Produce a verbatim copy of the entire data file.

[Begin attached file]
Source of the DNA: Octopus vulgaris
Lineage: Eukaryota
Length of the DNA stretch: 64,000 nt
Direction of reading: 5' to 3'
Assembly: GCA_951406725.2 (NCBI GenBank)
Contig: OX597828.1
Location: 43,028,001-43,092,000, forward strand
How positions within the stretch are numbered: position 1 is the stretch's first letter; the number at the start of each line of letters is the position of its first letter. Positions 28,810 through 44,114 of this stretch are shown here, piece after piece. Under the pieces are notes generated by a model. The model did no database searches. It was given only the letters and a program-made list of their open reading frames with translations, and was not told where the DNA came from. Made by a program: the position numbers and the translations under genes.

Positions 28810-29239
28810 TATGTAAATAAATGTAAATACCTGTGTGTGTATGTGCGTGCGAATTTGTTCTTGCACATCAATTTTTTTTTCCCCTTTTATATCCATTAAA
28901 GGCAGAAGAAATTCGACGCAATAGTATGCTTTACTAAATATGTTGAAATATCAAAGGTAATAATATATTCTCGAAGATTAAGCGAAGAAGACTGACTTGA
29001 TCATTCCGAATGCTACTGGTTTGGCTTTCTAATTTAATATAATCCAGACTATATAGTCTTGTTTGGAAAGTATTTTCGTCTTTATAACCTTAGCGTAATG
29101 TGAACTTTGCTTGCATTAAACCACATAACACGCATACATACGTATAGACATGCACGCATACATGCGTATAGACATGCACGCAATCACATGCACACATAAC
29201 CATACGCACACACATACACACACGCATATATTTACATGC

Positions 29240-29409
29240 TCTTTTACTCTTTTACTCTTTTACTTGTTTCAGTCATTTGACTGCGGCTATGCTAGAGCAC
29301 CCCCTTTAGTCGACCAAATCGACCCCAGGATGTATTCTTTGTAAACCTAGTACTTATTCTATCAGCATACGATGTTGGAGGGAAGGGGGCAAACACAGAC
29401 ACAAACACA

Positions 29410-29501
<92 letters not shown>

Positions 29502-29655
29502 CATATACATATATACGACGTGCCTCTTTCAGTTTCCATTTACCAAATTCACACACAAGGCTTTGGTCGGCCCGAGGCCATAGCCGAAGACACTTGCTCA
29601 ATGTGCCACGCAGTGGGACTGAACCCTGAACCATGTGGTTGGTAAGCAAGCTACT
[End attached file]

Source of the DNA: Octopus vulgaris
Lineage: Eukaryota
Length of the DNA stretch: 64,000 nt
Direction of reading: 5' to 3'
Assembly: GCA_951406725.2 (NCBI GenBank)
Contig: OX597828.1
Location: 43,028,001-43,092,000, forward strand
How positions within the stretch are numbered: position 1 is the stretch's first letter; the number at the start of each line of letters is the position of its first letter. Positions 28,810 through 44,114 of this stretch are shown here, piece after piece. Under the pieces are notes generated by a model. The model did no database searches. It was given only the letters and a program-made list of their open reading frames with translations, and was not told where the DNA came from. Made by a program: the position numbers and the translations under genes.

Positions 28810-29239
28810 TATGTAAATAAATGTAAATACCTGTGTGTGTATGTGCGTGCGAATTTGTTCTTGCACATCAATTTTTTTTTCCCCTTTTATATCCATTAAA
28901 GGCAGAAGAAATTCGACGCAATAGTATGCTTTACTAAATATGTTGAAATATCAAAGGTAATAATATATTCTCGAAGATTAAGCGAAGAAGACTGACTTGA
29001 TCATTCCGAATGCTACTGGTTTGGCTTTCTAATTTAATATAATCCAGACTATATAGTCTTGTTTGGAAAGTATTTTCGTCTTTATAACCTTAGCGTAATG
29101 TGAACTTTGCTTGCATTAAACCACATAACACGCATACATACGTATAGACATGCACGCATACATGCGTATAGACATGCACGCAATCACATGCACACATAAC
29201 CATACGCACACACATACACACACGCATATATTTACATGC

Positions 29240-29409
29240 TCTTTTACTCTTTTACTCTTTTACTTGTTTCAGTCATTTGACTGCGGCTATGCTAGAGCAC
29301 CCCCTTTAGTCGACCAAATCGACCCCAGGATGTATTCTTTGTAAACCTAGTACTTATTCTATCAGCATACGATGTTGGAGGGAAGGGGGCAAACACAGAC
29401 ACAAACACA

Positions 29410-29501
<92 letters not shown>

Positions 29502-29655
29502 CATATACATATATACGACGTGCCTCTTTCAGTTTCCATTTACCAAATTCACACACAAGGCTTTGGTCGGCCCGAGGCCATAGCCGAAGACACTTGCTCA
29601 ATGTGCCACGCAGTGGGACTGAACCCTGAACCATGTGGTTGGTAAGCAAGCTACT